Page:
In the oxygen-free parts of lakes, hot springs, and marine environments worldwide, some microbes generate a lot of methane as part of their daily metabolism, while others consume it for energy. Over geological timescales, the interplay of these activities likely had a big impact on Earth’s climate and the global carbon cycle. But despite the importance of methane metabolism, the identities of the microbial species involved is still poorly understood.
DCO Deep Life Community members Yinzhao Wang, Fengping Wang, Xiang Xiao (all at Shanghai JiaoTong University, China), Gunter Wegener (Max Planck Institute for Marine Microbiology and MARUM, Germany), and colleagues expanded the number of groups of archaea believed to use or produce methane. By searching genomic data from environmental samples collected worldwide, the researchers identified a key gene needed for methane metabolism in unexpected and unrelated groups of archaea not known to use methane. The existence of the gene in diverse groups suggests that methane metabolism arose early in archaeal evolution and has long impacted Earth’s carbon cycle. They report their findings in a new paper  in Nature Microbiology.
Wang first began investigating microbes that use or produce methane in 2013, as part of her work studying the South China Sea. She and her colleagues collected sediments from parts of the seafloor leaking methane so that they could sequence the environmental DNA to figure out which organisms were consuming methane in sediments. Many archaea can’t be grown in the lab, but researchers can sequence specific genes from an environmental sample to find out what’s there. Or, they can create a metagenome by sequencing all the DNA in the sample, and even piece together individual microbial genomes from the metagenome. “We kept wondering, how widespread are these methane-metabolizing archaea?” said Wang. “Now, thanks to the vast increase in metagenome sequencing projects, we can access metagenome data from a variety of different environments globally.”
Archaea are the only organisms known to produce methane or to metabolize it without oxygen, called anaerobic oxidation of methane (AOM). Surprisingly, the two processes both use the same key enzyme, methyl-coenzyme M reductase (MCR). To identify archaeal species capable of either of these activities, the researchers scoured available metagenome data from locations around the world to find genomes carrying the MCR gene. They identified several genomes belonging to archaeal groups previously not known to be capable of methane metabolism.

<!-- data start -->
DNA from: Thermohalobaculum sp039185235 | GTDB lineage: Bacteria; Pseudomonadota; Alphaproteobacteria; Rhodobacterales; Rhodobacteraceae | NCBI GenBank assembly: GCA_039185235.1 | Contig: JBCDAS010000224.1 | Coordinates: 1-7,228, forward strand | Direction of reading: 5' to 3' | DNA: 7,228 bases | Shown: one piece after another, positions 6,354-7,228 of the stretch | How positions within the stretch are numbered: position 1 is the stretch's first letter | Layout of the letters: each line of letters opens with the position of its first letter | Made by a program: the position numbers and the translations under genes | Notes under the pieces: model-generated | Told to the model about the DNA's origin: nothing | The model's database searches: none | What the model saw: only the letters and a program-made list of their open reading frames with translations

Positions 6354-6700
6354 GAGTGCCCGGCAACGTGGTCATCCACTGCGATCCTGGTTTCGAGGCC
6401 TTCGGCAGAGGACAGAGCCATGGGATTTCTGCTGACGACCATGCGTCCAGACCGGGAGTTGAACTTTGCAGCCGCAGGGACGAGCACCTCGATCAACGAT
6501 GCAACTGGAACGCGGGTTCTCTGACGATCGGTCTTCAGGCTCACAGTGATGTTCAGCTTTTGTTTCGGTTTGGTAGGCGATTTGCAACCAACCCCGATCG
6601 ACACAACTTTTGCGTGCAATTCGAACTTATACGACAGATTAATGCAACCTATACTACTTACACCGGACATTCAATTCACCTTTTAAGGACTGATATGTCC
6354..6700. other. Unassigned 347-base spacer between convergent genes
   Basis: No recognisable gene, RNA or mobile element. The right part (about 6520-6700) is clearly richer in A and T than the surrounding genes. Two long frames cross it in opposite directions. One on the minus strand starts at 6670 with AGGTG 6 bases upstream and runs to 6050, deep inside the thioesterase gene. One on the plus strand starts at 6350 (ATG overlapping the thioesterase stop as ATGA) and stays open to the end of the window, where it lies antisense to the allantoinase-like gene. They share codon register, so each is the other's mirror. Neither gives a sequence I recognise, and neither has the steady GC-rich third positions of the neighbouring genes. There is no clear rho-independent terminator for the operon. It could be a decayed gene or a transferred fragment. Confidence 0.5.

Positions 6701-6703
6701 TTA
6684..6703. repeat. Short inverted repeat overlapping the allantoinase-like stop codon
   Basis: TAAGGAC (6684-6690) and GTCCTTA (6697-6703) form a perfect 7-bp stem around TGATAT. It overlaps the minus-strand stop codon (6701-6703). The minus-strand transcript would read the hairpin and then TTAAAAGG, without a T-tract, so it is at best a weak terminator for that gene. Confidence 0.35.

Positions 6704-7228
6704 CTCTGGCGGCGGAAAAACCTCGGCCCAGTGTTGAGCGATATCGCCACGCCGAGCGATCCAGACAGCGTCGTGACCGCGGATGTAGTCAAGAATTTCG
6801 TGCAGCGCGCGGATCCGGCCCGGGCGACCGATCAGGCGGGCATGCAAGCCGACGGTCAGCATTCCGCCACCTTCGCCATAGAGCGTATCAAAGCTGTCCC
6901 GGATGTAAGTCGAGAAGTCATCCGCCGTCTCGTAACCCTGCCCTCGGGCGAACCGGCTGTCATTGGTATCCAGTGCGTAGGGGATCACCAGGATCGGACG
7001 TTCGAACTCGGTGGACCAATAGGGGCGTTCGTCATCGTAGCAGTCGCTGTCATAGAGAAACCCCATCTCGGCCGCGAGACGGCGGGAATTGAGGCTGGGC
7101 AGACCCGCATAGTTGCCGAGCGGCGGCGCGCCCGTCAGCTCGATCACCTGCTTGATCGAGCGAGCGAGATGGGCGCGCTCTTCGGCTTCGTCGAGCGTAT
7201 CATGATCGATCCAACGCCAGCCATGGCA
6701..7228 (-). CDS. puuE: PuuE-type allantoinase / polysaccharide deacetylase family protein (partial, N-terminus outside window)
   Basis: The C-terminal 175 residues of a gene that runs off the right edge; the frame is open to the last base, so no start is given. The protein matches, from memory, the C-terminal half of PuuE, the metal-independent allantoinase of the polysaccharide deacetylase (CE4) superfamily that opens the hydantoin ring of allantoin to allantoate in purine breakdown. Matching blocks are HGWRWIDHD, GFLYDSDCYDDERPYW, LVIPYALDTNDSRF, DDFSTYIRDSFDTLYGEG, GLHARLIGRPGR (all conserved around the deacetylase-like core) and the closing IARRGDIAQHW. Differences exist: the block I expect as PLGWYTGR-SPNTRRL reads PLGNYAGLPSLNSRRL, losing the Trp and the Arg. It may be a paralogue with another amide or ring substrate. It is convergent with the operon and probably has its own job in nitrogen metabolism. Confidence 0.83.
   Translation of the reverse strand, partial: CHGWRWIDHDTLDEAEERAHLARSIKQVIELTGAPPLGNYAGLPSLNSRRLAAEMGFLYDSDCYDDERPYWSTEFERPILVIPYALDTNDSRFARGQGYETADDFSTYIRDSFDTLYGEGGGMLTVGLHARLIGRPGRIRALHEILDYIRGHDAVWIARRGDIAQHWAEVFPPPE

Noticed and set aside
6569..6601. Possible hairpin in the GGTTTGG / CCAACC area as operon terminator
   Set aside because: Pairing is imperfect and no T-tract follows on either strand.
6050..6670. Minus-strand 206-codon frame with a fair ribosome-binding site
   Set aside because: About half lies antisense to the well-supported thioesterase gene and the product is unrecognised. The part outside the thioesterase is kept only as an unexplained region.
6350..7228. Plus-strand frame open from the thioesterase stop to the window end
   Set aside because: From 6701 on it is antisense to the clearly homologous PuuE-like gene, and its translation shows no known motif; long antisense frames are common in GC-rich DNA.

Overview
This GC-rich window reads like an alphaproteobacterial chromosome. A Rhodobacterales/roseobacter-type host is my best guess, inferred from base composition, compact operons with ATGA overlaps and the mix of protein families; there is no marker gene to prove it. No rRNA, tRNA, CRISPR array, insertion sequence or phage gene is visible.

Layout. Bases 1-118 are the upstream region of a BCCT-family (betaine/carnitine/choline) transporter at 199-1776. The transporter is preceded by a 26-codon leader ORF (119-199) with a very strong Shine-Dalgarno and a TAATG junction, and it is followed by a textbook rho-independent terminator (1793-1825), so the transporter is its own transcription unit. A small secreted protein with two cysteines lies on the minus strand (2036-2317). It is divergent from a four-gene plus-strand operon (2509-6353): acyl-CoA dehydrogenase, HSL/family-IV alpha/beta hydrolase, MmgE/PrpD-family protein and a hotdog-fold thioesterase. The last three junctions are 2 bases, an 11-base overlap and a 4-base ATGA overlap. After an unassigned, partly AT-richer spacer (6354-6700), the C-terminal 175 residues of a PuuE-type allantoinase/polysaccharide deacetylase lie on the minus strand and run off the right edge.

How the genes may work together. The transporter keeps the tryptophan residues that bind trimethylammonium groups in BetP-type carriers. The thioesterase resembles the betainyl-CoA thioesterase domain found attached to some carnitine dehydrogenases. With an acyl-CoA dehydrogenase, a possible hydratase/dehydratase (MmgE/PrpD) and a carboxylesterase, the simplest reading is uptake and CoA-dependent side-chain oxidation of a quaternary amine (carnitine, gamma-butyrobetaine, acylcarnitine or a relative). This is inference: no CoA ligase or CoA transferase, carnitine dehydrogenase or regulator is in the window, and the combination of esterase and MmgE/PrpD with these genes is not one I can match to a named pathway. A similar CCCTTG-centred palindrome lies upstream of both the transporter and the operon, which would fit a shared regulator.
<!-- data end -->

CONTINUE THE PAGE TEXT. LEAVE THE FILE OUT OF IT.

The genomes belong to diverse archaeal lineages including two new types of Euryarcheatoa, a lineage that includes other known methane-metabolizing microbes, as well as several genomes from the TACK superphylum, a lineage that includes microbes that may have been the parents of eukaryotic cells, which make up plants, fungi, and animals. The researchers named this new methane-producing group within the TACK superphylum “Nezhaarchaeota” after "Nezha," a Chinese mythological character who flies on wind fire wheels.
“The fact that we found methane metabolism in diverse archaeal lineages reinforces the idea that it is the most ancient biochemical process in the domain of Archaea, and possibly even one of the earliest life attributes,” said Wang.
The research team also was surprised to discover genomes containing pathways for AOM and sulfate reduction. When coupled, these two pathways can generate energy, but previously, researchers had only observed the metabolisms split between two different cell types, working together symbiotically. This may be the first evidence that a single organism can perform both processes.
Additionally, some of the MCR genes were highly unusual. The researchers think these genes may enable the microbes to oxidize propane and butane.
“It needs to be pointed out that the metabolic functions of the organisms represented by these genomes must be verified, essentially by isolating and cultivating the organisms in the lab,” said Wang. Next, her team in Shanghai and her collaborators in Germany plan to bring these microbes into the lab. They hope to grow them in culture so that they can learn more about the unusual ways that they generate energy, and how those activities might impact global methane cycling.
Main image: Tengchong hot spring in Yunnan Province, China is one spot where methane-metabolizing archeaa live. Credit: Wenjun Li